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      Expression of Vascular Endothelial Growth Factor A, Matrix Metalloproteinase 9 and Extravascular Matrix Patterns in Iris and Ciliary Body Melanomas

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          Purpose: It was the aim of this study to assess the expression of vascular endothelial growth factor (VEGF)-A, matrix metalloproteinase (MMP)-9 and extravascular matrix patterns (EMPs) in iris and ciliary body melanomas and their correlations with histopathologic parameters. Methods: The study was conducted on 3 iris and 15 ciliary body melanomas. All tumors were subjected to immunohistochemical techniques for VEGF-A and MMP-9 expressions, the presence of EMPs was assessed, and routine paraffin sections were stained with hematoxylin-eosin. Cell type, tumor localization, degree of pigmentation, necrosis, mitotic index, lymphocytic infiltration and sclera invasion were analyzed using light microscopy. Results: The mean patient age at the time of treatment was 43 years (range 19–69, median 39.5); 10 (55.6%) patients were males and 8 (44.4%) females. Histopathological cell types were spindle cells in 55.6%, mixed cells in 16.7%, and epithelioid cell types in 27.8% of tumors. Positive reaction for VEGF-A and MMP-9 was present in 66.7 and 72.3% of the tumors, respectively. Microvascular loops and/or networks were seen in 33.4% of the tumors, with the remaining 66.7% of tumors displaying one or more of the other patterns. Metastatic disease developed in only 1 patient during follow-up. Tumor cell type, tumor size, mitotic rate, degree of pigmentation and EMPs were not correlated with metastasis. Conclusions: This study suggests that VEGF-A and MMP-9 were positive in the majority of iris and ciliary body melanomas. No correlation was found between VEGF-A and MMP-9 immunoreactivity and EMPs and occurrence of metastases in cases of anterior uveal melanoma.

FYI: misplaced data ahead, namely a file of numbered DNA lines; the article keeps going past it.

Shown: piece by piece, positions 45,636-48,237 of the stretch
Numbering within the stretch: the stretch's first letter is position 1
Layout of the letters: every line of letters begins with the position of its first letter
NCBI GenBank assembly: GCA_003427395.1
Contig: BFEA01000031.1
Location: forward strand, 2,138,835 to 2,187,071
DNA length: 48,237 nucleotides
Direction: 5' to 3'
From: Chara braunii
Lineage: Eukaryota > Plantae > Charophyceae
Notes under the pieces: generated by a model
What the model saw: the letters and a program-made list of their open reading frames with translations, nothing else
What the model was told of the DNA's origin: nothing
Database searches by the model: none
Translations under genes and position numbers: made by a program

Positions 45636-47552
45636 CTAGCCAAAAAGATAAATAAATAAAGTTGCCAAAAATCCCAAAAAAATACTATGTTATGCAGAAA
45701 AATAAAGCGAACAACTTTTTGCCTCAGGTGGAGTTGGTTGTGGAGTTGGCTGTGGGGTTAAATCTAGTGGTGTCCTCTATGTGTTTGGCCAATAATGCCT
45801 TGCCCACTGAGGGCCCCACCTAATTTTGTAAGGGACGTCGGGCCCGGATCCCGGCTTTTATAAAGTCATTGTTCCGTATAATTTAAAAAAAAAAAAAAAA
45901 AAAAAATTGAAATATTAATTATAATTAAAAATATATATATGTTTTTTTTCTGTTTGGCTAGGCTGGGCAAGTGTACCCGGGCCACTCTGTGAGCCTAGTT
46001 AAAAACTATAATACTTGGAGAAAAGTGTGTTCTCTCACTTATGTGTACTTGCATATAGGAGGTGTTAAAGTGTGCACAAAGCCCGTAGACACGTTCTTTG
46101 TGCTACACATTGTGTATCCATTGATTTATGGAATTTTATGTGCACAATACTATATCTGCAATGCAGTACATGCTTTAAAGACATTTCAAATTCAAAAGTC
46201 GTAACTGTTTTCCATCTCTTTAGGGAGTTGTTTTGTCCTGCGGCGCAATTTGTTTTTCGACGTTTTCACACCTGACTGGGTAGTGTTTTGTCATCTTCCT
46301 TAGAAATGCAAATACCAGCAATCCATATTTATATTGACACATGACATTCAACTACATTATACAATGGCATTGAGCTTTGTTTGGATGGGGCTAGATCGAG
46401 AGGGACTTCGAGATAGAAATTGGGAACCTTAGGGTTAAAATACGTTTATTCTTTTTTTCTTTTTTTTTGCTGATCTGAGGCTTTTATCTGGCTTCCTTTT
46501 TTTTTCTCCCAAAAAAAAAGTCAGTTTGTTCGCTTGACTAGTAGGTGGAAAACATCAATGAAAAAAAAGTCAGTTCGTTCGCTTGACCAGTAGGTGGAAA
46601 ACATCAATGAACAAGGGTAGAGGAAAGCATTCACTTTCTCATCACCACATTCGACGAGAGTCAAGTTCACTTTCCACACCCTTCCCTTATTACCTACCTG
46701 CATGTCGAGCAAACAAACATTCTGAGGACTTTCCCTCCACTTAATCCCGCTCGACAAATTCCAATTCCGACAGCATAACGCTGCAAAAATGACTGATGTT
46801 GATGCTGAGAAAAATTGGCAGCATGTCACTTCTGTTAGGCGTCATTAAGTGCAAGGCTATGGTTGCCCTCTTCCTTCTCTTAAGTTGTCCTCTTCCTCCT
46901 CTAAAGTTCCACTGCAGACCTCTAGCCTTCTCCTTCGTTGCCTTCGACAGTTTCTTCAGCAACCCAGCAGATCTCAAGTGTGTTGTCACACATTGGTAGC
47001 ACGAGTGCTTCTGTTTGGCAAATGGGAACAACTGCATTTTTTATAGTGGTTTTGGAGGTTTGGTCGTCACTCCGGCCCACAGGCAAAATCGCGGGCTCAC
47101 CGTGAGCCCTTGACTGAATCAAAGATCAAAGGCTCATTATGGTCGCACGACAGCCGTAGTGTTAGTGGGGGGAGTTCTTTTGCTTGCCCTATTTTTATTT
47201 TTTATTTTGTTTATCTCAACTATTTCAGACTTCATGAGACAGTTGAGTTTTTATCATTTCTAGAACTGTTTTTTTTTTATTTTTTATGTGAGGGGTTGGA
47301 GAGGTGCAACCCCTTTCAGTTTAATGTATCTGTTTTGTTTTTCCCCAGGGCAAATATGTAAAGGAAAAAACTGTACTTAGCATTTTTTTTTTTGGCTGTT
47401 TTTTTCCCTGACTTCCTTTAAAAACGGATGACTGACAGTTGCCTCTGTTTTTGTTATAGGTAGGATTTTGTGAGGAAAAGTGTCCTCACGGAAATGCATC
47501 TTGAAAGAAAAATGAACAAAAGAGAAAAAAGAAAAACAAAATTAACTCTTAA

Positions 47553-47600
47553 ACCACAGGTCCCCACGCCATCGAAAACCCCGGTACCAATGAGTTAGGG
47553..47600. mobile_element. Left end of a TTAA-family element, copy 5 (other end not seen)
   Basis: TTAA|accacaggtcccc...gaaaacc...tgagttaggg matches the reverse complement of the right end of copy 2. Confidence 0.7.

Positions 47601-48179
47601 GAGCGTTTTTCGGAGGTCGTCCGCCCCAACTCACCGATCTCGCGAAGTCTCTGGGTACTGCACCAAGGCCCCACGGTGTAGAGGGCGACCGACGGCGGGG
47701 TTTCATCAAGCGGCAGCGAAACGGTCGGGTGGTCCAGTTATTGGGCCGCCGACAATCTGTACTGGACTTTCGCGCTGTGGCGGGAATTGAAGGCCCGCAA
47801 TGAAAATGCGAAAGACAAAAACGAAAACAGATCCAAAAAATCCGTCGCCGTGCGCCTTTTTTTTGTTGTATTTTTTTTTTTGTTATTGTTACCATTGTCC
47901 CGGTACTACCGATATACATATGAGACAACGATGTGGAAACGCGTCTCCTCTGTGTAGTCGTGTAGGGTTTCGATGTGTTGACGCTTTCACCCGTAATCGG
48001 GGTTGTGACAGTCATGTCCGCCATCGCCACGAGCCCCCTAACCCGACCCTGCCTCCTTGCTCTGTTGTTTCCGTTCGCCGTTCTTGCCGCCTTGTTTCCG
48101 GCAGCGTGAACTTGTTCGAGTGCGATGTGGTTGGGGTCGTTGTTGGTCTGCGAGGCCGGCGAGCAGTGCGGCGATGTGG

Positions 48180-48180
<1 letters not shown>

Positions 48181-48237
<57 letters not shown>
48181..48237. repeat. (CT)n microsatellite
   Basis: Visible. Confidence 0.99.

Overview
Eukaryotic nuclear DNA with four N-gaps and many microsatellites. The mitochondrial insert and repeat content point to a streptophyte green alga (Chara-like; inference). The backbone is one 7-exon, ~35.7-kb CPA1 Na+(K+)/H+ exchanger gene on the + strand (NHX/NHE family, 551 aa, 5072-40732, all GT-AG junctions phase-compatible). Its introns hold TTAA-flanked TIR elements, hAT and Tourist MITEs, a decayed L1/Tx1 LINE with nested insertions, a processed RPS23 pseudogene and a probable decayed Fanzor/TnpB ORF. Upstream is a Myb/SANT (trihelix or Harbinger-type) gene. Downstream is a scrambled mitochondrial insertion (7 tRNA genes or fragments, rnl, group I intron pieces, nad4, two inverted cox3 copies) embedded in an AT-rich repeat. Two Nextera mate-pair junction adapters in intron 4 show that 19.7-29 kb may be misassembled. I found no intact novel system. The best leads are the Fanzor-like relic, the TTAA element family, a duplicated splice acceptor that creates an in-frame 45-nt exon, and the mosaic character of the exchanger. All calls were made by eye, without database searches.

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          Vascular channel formation by human melanoma cells in vivo and in vitro: vasculogenic mimicry.